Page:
Food producers and artisans will showcase an array of products including plants, candies, meats, quilts, handmade pottery and custom jewelry at the Best of Missouri Market in St. Louis this weekend.
“Best of Missouri is a potpourri of what is available in Missouri,” said Nora Stern, who started the event 13 years ago.
This year’s event promises to offer more vendors and entertainment, she said.
Vendors attend by invitation only and come from towns such as Kansas City, Clarksville, Centralia, New Haven and Columbia.
“When we first started the Market, it was held for one day, had 35 to 40 vendors, and approximately 7,000 people attending,” Stern said. “Now it lasts for two days, showcases over 120 vendors, and attracts 18,000 to 20,000 people.”
The market also offers a variety of entertainment. Live musical performances and cooking demonstrations will be held.
There will be a Kids Corner where children can decorate a pumpkin, learn how to milk a cow, make jewelry, and decorate a hat. There will be a workshop where children can make a wooden craft to take home.
At this year’s event, there are six vendors attending from the Columbia-Jefferson City area: A Taste of the Kingdom, Goatsbeard Farm, Grand Valley Farms, Buck Creek Inc., Missouri Wildflowers Nursery and IHM Maple Syrup.
“For Missouri companies, it is the biggest marketing event of the year,” said Julie Price, co-owner of A Taste of the Kingdom along with her husband, Mark.
Price’s company wholesales its products to retail stores. In Columbia her natural, ready-to-serve products, such as pepper jellies and apple pie in a jar, are available at Hy-Vee, The Root Cellar, Hemingway’s and I B Nuts & Fruits Too.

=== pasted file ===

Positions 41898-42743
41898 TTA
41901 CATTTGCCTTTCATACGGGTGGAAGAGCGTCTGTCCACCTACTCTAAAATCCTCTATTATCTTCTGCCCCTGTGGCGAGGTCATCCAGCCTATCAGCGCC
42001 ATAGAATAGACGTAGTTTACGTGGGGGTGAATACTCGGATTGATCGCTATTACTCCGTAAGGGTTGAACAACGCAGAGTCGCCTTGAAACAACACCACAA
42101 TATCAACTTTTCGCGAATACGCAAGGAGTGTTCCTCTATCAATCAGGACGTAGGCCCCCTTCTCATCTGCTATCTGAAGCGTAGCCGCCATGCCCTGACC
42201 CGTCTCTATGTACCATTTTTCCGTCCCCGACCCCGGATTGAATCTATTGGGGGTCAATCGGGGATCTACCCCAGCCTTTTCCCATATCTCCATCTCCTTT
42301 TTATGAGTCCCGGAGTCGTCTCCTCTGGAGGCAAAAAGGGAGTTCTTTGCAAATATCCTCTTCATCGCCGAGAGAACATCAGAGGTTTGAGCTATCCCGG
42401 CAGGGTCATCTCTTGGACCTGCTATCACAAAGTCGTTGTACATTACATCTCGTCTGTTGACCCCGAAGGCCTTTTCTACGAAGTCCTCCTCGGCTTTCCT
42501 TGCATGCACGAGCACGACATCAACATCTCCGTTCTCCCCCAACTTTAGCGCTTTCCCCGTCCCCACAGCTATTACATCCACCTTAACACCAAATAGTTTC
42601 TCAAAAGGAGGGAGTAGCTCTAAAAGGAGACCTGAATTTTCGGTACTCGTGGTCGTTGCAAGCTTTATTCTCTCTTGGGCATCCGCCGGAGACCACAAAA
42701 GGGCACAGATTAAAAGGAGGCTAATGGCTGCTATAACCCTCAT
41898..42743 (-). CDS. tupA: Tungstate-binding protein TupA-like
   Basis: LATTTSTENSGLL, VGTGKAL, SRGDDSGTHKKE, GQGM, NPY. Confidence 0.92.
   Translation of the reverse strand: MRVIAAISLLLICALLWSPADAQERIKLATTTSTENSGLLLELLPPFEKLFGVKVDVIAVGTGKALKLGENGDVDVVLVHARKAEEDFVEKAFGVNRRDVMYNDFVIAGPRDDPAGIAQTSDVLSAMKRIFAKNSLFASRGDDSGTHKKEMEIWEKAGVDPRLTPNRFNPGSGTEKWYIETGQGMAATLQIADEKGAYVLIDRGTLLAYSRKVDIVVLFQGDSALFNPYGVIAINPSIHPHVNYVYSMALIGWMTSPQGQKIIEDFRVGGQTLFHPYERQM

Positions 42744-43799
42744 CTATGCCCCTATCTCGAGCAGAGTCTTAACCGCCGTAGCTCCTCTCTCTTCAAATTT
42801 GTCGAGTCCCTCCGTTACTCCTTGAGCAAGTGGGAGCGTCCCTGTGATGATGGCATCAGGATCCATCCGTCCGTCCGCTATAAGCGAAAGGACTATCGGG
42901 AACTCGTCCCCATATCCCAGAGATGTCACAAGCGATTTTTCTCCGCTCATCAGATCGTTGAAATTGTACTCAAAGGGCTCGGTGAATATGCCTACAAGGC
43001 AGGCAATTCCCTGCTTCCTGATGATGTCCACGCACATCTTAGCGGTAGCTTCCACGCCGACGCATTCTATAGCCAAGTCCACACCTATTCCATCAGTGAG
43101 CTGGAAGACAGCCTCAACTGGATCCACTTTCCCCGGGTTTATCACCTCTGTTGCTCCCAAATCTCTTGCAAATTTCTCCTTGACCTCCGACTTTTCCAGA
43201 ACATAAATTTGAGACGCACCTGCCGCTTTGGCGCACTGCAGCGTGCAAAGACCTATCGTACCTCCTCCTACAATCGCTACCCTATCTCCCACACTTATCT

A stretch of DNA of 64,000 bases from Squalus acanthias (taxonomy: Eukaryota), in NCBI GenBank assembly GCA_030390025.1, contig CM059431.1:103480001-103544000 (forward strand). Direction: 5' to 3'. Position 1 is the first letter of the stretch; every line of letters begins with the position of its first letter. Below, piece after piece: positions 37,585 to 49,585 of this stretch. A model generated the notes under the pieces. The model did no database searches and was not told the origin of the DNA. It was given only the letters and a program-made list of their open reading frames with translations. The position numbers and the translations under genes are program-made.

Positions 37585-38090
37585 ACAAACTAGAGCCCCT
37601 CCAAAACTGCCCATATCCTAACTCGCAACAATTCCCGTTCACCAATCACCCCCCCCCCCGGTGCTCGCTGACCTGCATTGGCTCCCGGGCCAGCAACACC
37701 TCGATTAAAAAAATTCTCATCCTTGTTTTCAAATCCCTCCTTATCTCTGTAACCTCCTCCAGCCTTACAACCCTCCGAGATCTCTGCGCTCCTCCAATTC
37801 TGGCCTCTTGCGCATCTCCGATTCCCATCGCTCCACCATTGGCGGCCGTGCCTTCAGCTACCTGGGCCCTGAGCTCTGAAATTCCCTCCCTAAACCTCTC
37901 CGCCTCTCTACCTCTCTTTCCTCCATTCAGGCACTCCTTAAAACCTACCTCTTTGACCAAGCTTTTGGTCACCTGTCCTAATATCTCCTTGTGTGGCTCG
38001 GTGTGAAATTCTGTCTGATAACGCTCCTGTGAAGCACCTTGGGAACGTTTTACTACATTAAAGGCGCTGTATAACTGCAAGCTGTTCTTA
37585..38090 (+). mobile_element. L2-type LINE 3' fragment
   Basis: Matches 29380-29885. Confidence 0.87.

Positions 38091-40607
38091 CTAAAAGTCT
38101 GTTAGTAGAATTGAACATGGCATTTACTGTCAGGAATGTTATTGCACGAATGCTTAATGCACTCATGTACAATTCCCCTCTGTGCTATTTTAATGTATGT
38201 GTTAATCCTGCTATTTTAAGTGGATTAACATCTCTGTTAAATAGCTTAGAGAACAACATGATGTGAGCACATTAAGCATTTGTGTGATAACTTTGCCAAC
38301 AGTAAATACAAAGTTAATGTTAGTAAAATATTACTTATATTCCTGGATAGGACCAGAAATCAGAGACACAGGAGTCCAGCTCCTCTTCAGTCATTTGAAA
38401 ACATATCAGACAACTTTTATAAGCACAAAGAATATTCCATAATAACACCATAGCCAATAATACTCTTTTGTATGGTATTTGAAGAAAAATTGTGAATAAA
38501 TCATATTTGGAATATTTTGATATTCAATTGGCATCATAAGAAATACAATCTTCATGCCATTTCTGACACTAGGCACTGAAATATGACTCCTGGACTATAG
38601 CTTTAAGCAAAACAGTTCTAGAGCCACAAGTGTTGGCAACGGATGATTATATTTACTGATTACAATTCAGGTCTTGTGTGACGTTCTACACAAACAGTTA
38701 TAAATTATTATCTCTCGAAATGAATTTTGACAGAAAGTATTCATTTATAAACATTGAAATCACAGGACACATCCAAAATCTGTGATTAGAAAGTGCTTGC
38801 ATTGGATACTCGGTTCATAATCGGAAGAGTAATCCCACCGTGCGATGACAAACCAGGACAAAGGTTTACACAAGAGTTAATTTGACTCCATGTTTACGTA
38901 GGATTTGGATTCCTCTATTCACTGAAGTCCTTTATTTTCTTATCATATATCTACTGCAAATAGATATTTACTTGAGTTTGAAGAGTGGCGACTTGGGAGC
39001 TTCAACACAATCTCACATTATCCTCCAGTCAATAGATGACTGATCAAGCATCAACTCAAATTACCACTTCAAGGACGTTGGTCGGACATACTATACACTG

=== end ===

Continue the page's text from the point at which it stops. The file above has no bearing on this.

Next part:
“Since we are a wholesaler, the market is a good way to meet the public and test marketing new products,” she said.
Mervin Wallace, owner of Missouri Wildflowers Nursery, has attended every year.
“I have a lot of customers in the St. Louis area and this market is a good way to supply the customers,” he said.
Wallace, who sells native Missouri perennials, said his business appeals to people all around Missouri because he fills a niche market.
Many of the products found at this event are unique. “You’ll find things at Market you never imagined from the best selection of the top Missouri companies,” Price said.
Price’s company, for instance, takes pride in its win at the Missouri State Fair for the highest sales in Missouri packaged products for the third year in row. Yet the company remains different, using organic products from local family farmers.
Wallace’s nursery offers a plant, the Golden Currant, which was one of the plants Lewis and Clark carried on their exhibition in 1804. Attendees at this year’s event will be able to purchase the historical plant, which Wallace said “has extremely fragrant yellow flowers that bloom in the spring for six weeks.”
Wallace said the event is a good chance to “do some Christmas shopping.”